Patrick has coached over the past decade in the San Diego system, starting with the Padres' Arizona Rookie League team in 2008. This summer, he'll serve as pitching coach for the AAA El Paso Chihuahuas of the Pacific Coast League. While Hermosillo marks his first managerial job, Patrick served as the Naranjeros pitching coach in the past. He headed the Hermosillo mound staff during their last championship season of 2013-14 and was Bundy's pitching coach for the 2016-17 campaign. Upon his appointment to his new post in Hermosillo last week, Patrick said, "Over the last couple years while I was a pitching coach with the Naranjeros, I thought about being a manager. It was something I wanted to do and in recent years that thought's been in my head, so now I'm happy that the Naranjeros and (owner) Enrique Mazon have given me the opportunity to manage the club."
Joining Patrick's coaching staff will be new batting coach Darryl Brinkley, a longtime minor league outfielder who spent time in the Padres, Orioles and Pirates systems but mostly played for teams in independent leagues as well as in Mexico and Korea before retiring after 16 seasons in 2009 after batting .297 with 13 homers in 97 games for Edmonton in the Golden Baseball League. Brinkley played all or part of eight seasons in the Mexican League, leading the San Luis Tuneros in 2006 with a .355 batting average for manager Dan Firova (now in Monclova).
Monday, March 5, 2018
A former Twins farmhand, Paulino had a 2-for-2 game for Oaxaca, who started Patrick Johnson on the mound after team owner Alfredo Harp Helu decided in the offseason to drop his "Mexicans-only" player policy after both his Guerreros and Mexico City Diablos Rojos failed to make the playoffs in 2017 while finishing near the bottom of the league attendance tables. Johnson tossed three scoreless innings, walking one Cocodrilos batter and striking out three before he gave way to relievers Luis Payan, Rodolfo Aguilar and Axel Rios. The Matanzas roster features longtime veteran Yoandy Garlobo, who finished second to the USA's Ken Griffey, Junior among batters in the 2006 World Baseball Classic with a .480 average en route to being named to the All-WBC Team that year.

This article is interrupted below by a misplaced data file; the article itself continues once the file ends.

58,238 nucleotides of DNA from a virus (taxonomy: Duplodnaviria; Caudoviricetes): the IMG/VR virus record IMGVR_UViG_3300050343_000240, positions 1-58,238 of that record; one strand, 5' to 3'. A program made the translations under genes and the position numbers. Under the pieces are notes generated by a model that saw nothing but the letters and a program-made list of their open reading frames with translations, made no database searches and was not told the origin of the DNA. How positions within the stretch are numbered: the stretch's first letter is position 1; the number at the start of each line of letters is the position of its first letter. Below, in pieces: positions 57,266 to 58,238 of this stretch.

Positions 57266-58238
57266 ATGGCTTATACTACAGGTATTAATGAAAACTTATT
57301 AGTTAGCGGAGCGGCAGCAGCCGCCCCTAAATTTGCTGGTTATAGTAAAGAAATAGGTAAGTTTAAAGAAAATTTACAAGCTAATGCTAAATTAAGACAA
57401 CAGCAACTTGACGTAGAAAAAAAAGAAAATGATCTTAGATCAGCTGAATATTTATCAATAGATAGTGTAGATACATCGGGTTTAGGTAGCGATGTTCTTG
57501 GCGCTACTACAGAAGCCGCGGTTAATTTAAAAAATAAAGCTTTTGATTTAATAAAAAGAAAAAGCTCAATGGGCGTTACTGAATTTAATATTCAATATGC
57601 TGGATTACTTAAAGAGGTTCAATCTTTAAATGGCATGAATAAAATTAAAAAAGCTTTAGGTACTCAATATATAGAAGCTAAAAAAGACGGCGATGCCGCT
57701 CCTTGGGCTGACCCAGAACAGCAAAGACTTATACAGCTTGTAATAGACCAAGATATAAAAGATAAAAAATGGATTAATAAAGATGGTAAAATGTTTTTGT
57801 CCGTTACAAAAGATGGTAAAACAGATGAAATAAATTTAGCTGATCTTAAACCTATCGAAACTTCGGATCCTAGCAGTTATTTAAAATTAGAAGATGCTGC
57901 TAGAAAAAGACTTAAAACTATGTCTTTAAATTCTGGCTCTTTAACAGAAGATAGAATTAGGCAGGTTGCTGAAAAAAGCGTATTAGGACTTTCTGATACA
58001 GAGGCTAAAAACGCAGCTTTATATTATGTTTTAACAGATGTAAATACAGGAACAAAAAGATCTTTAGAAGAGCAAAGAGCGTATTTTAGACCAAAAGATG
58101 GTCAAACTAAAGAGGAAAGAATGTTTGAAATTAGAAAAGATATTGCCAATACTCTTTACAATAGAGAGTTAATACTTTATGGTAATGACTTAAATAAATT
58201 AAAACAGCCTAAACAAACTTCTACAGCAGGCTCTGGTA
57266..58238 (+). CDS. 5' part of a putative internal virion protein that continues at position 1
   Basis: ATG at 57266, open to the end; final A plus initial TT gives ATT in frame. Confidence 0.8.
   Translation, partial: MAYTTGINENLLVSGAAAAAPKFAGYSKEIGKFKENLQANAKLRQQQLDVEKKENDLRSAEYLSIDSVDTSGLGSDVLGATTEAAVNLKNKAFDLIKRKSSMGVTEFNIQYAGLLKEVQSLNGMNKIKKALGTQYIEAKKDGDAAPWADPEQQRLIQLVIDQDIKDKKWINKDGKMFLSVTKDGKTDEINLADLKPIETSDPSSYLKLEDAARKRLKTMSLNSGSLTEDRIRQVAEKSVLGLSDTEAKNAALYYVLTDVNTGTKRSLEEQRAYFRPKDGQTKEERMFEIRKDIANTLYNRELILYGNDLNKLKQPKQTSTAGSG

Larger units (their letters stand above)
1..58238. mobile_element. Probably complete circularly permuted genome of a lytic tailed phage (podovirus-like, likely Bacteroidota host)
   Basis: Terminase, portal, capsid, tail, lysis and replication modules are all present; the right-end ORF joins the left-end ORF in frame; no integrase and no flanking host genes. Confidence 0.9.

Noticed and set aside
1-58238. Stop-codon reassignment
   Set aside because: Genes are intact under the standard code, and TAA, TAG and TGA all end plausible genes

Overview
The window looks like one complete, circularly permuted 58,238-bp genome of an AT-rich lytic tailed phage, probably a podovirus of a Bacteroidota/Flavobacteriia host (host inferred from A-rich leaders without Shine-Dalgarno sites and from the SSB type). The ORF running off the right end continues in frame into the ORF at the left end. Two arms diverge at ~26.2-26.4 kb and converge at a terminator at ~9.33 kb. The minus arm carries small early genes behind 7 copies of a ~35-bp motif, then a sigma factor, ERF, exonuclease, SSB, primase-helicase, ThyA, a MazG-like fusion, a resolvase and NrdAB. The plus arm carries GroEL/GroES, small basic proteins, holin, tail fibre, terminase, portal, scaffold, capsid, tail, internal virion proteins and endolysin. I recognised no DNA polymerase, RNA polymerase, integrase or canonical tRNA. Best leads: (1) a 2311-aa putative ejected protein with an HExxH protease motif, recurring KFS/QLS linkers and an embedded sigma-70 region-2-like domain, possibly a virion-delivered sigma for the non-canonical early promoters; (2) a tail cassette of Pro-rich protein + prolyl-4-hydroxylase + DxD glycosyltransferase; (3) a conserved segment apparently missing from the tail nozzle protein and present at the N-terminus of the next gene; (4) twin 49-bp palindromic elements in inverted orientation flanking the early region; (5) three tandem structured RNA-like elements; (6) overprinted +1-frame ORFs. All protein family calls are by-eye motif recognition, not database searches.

After an off-day Monday, the Guerreros will meet Occidental again Tuesday in Matanzas as starting pitcher Salvador Valdez makes his debut in a Oaxaca uniform. The Guerreros will open the Mexican League's 2018 first season on March 23 at Leon.
Toros meet KBO, CPBL clubs in Tucson
Manager Pedro Mere's champions first met the CPBL's Chinatrust Brothers, a Taichung-based squad managed by former major leaguer Cory Snyder, last Wednesday afternoon. The game was a reunion of sorts between Mere and Snyder, who last managed on the same field during the 2016 LMB title series between Tijuana and Snyder's Puebla Pericos, who won the series and pennant. Snyder has been joined in Taiwan by two other ex-MLBers, pitching coach Rick Waits and batting coach Tommy Cruz, brother of Jose and Hector. The Brothers are in their 29th season, winning seven CPBL titles.
The Toros came from way back Thursday to top Chinatrust, 7-6, thanks to Pedro Arenas' tiebreaking single in the eighth. The win went to reliever Fabian Williamson while the save was credited to Jesus Pirela. The contest was notable for a remarkable Tijuana comeback after the Toros were behind, 6-1, in the fifth inning. Things culminated in the eighth when Gabriel Gutierrez singled Juan Kirk in with the tying run and Gutierrez scored the game-winner on Arenas' safety.
One day later, Tijuana met the Nexen Heroes of the Korea Baseball Organization, making it two wins in a row by beating the Heroes, 6-1, at Kino Stadium as the Toros plated four runs in the bottom of the second and scored two more in the fifth in what turned out to be an easy win. Ageless reliever Rafael Diaz, entering his 21st season at age 47 as the only hurler in LMB history with more than 100 wins and 100 saves, earned the win by tossing a scoreless fifth.
The Toros and Nexen, whose roster includes 2-time KBO MVP and former Twins first baseman Byung-Ho Park plus 2017 KBO Rookie of the Year Jung-Hoo Lee (who hit .324 last year at age 19) met again last Thursday. This time, the Heroes were victorious, 10-5, to earn the split. Joe Munoz swatted a two-run homer for Tijuana, but not before Nexen had already built a commanding 6-1 lead by the time Munoz clobbered his panoramic shot to left in the seventh frame. Alex Sanabia absorbed the loss for the Toros, but he was hardly the only pitcher touched up by the Koreans.
The Toros then played the Quintana Roo Tigres, also training in Tucson, in a three-game series at Kino Stadium over the weekend starting with a 7-1 win over manager Tim Johnson's Cancun nine on Saturday. The two teams then played to a scoreless draw Sunday before the third and final game Monday before the Toros start playing MLB teams this week. Rumor has Angels prodigy Shohei Ohtani pitching against Tijuana on Friday.
Fernandez out in Mazatlan; Gil fined 100K pesos